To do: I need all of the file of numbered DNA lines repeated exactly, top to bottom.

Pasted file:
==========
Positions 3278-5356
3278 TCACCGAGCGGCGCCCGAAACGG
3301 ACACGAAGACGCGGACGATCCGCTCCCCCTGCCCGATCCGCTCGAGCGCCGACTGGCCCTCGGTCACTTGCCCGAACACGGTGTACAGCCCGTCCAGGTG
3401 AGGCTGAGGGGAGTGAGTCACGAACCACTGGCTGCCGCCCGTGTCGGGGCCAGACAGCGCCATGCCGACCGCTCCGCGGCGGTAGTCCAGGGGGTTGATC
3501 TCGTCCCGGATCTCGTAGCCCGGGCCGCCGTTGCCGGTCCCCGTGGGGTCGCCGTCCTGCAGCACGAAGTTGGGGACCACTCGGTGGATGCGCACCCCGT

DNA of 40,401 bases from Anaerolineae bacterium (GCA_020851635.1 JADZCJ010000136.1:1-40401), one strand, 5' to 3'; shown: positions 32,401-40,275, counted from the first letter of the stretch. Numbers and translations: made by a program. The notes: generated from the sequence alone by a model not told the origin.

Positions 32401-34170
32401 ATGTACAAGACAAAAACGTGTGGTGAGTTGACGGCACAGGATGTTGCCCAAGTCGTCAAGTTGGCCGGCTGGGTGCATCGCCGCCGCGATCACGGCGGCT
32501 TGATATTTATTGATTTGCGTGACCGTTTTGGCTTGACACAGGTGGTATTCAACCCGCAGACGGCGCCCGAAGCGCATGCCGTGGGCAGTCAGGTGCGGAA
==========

Positions 3278-5356
3278 TCACCGAGCGGCGCCCGAAACGG
3301 ACACGAAGACGCGGACGATCCGCTCCCCCTGCCCGATCCGCTCGAGCGCCGACTGGCCCTCGGTCACTTGCCCGAACACGGTGTACAGCCCGTCCAGGTG
3401 AGGCTGAGGGGAGTGAGTCACGAACCACTGGCTGCCGCCCGTGTCGGGGCCAGACAGCGCCATGCCGACCGCTCCGCGGCGGTAGTCCAGGGGGTTGATC
3501 TCGTCCCGGATCTCGTAGCCCGGGCCGCCGTTGCCGGTCCCCGTGGGGTCGCCGTCCTGCAGCACGAAGTTGGGGACCACTCGGTGGATGCGCACCCCGT

DNA of 40,401 bases from Anaerolineae bacterium (GCA_020851635.1 JADZCJ010000136.1:1-40401), one strand, 5' to 3'; shown: positions 32,401-40,275, counted from the first letter of the stretch. Numbers and translations: made by a program. The notes: generated from the sequence alone by a model not told the origin.

Positions 32401-34170
32401 ATGTACAAGACAAAAACGTGTGGTGAGTTGACGGCACAGGATGTTGCCCAAGTCGTCAAGTTGGCCGGCTGGGTGCATCGCCGCCGCGATCACGGCGGCT
32501 TGATATTTATTGATTTGCGTGACCGTTTTGGCTTGACACAGGTGGTATTCAACCCGCAGACGGCGCCCGAAGCGCATGCCGTGGGCAGTCAGGTGCGGAA